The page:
The nation as a whole is lost, folks. There are large swaths of this country where, in a time of revolution, the rule of law would cease to exist; areas which would likely remain beyond the grasp of control, law, and order. I recently read that 90% of Oakland, California’s violence is gang-related, not to mention all the additional crime associated with it. Those people don’t want to be in a country where the rule of law reigns.
Revolution would bring additional chaos to inner cities already rife with crime. Cities are hustling and bustling centers of commerce and finance, and, without a plan to clear at least the financial sectors, you’ll have to relocate them. How do you account for the existing infrastructure? Can you retrofit the new locations? Are you prepared to have gangland in your new country? I know many of us say, That’s not our problem, but it will be ours and our new nation’s problem. Revolution isn’t as simple as deposing the throne.
But let’s say that we could clear the cities of most gang-related crime, or at least reduce rampant crime so that life goes on. I think a large problem we’d run into is that of opposing political parties. Are you going to allow the same politics that you just fought against remain in your new nation? Could the new government give them an ultimatum, say – Hey, we own this land and we’re going to govern it by this set of rules; if you don’t agree then go somewhere else.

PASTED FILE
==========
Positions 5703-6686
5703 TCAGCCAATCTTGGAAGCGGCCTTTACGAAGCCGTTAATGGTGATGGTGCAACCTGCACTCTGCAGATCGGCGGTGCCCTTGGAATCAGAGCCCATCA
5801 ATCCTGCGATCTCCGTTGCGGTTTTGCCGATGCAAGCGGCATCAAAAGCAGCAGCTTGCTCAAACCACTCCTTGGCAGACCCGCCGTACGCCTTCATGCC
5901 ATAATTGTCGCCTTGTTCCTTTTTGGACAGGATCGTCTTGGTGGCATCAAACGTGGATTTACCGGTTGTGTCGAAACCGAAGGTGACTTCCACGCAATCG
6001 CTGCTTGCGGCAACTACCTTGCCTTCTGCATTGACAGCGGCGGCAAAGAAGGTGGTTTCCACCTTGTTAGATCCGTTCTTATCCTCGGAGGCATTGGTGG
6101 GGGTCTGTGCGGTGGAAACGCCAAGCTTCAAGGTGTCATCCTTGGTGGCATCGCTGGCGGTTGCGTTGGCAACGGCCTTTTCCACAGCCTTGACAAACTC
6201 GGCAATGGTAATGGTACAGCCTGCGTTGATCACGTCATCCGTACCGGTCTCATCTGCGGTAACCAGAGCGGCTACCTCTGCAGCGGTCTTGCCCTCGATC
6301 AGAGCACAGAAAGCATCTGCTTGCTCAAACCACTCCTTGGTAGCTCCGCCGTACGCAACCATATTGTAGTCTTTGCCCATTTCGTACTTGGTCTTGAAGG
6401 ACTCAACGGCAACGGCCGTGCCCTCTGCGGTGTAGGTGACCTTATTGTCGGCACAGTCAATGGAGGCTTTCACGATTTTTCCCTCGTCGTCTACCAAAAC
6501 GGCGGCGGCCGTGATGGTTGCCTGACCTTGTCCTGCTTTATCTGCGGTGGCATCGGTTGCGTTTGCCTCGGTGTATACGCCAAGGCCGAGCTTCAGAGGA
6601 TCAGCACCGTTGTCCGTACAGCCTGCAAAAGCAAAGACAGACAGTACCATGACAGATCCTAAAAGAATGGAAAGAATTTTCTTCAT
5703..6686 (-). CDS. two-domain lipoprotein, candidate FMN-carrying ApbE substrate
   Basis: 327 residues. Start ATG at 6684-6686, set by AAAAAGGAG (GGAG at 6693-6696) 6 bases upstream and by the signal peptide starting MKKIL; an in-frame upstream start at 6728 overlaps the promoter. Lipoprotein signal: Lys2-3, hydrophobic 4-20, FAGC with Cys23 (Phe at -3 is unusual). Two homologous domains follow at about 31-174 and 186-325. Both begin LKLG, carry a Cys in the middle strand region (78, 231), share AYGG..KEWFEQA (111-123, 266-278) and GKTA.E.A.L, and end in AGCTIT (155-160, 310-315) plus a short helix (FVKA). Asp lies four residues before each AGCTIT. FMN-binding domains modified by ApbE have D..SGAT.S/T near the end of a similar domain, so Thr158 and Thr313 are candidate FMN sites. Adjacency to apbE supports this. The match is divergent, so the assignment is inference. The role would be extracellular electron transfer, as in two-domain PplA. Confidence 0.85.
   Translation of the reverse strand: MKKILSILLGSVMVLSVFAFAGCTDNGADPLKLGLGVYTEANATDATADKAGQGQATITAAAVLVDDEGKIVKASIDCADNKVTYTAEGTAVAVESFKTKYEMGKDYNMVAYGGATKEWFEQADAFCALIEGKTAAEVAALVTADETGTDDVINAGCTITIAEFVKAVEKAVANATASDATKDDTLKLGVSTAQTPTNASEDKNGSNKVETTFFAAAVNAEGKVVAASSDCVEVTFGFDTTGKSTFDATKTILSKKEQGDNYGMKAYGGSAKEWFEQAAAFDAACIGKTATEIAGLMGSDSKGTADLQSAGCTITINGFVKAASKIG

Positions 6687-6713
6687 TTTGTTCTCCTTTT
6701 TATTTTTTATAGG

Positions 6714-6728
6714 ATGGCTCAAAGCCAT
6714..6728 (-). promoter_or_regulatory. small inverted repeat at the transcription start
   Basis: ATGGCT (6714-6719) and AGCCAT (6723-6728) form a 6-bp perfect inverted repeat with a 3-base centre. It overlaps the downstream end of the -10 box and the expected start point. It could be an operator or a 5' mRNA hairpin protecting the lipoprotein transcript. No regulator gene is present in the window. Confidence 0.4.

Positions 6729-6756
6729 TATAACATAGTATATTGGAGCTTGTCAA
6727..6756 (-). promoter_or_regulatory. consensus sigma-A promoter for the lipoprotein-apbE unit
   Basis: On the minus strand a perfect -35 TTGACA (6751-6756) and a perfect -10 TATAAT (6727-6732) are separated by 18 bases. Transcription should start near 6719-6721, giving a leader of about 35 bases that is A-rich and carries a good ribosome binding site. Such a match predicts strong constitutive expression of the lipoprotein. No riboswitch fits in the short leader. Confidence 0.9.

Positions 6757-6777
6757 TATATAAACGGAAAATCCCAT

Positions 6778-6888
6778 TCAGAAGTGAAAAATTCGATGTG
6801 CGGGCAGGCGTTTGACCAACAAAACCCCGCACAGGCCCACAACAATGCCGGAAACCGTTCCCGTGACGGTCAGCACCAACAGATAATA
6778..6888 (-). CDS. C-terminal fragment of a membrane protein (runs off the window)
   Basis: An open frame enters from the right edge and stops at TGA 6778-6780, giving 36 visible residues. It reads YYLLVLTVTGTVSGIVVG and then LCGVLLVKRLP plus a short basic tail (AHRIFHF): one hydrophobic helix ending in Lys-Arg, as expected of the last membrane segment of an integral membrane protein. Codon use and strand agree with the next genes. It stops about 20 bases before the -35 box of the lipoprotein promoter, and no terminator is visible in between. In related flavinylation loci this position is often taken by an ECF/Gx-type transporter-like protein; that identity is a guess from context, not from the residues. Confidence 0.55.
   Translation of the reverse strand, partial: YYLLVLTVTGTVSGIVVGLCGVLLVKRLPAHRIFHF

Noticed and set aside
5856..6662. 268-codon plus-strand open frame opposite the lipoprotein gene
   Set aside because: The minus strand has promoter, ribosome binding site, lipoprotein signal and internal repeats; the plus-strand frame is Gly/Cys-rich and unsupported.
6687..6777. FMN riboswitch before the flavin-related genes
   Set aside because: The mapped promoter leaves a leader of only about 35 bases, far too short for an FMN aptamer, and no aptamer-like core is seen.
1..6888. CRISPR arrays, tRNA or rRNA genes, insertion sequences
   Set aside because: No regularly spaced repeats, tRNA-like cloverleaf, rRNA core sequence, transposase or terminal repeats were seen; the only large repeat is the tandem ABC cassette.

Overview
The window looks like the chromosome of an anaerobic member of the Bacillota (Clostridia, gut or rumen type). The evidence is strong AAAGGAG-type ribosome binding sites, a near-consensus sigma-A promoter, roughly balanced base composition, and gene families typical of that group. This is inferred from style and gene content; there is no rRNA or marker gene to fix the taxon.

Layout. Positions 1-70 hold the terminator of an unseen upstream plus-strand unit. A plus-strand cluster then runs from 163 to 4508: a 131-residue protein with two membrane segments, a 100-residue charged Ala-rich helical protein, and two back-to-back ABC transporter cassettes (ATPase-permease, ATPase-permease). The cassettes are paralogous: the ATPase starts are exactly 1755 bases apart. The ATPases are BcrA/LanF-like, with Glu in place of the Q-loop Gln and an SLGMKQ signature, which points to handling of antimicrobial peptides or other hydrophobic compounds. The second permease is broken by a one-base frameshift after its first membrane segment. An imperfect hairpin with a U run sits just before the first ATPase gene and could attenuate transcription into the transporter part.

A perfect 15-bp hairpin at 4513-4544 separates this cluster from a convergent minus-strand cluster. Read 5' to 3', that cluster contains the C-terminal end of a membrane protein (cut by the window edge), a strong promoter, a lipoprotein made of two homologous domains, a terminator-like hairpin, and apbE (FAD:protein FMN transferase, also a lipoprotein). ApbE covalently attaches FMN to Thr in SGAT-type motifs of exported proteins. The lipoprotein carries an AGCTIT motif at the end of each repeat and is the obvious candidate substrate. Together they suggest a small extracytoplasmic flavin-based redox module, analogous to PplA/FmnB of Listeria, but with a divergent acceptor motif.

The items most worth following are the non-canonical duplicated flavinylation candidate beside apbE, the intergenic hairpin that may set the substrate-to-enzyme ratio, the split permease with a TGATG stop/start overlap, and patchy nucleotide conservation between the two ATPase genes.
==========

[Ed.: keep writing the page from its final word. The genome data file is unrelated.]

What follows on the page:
We know that around the time of the American Revolution, between 15 and 20 percent of colonials were pro-British Loyalists. What ensued after the Revolution is that many Loyalists moved to present-day Canada. Many still were expelled from New York and presumably also fled to Canada.
What would have our new nation turned into had Loyalists be allowed to remain?
The last thing I’d like to say builds on Monday’s post (On the Viability of a Leftist Revolution). In 1777, Colonel John Butler founded a regiment of Loyalists to aid British General John Burgoyne’s campaign to take the Hudson River. After a skirmish in which Col. Butler was commanding, the Patriot militias began a retreat, initiating a hunt for the retreating survivors. Col. Butler reported that 227 Patriot scalps were collected in what followed, along with the razing of 1,000 Patriot houses.
Only four months later came the worst massacre of the Revolution, led by Col. John Butler’s son, Walter Butler, in retaliation for Patriot attacks on forward bases of the pro-British Mohawk and Seneca Indians. Thirty colonial civilians were murdered, along with 70 women and children taken into captivity.
Through 1779-1780, Butler’s Rangers continued raids on villages killing an unnumbered amount of men, women, and children.
As covered on Monday, there remain elements in this country – Loyalists – who would likely be of great aid in countering local militias in any revolution, perceived or real. Whether or not a movement is able to, violently or politically, secede to create a new nation or restore the Republic, there’s an entirely undiscovered third dynamic in this picture: the willingness of opposing Loyalist militias, of which there would likely be many. Fighting a federal regime in a revolution might only be half the battle.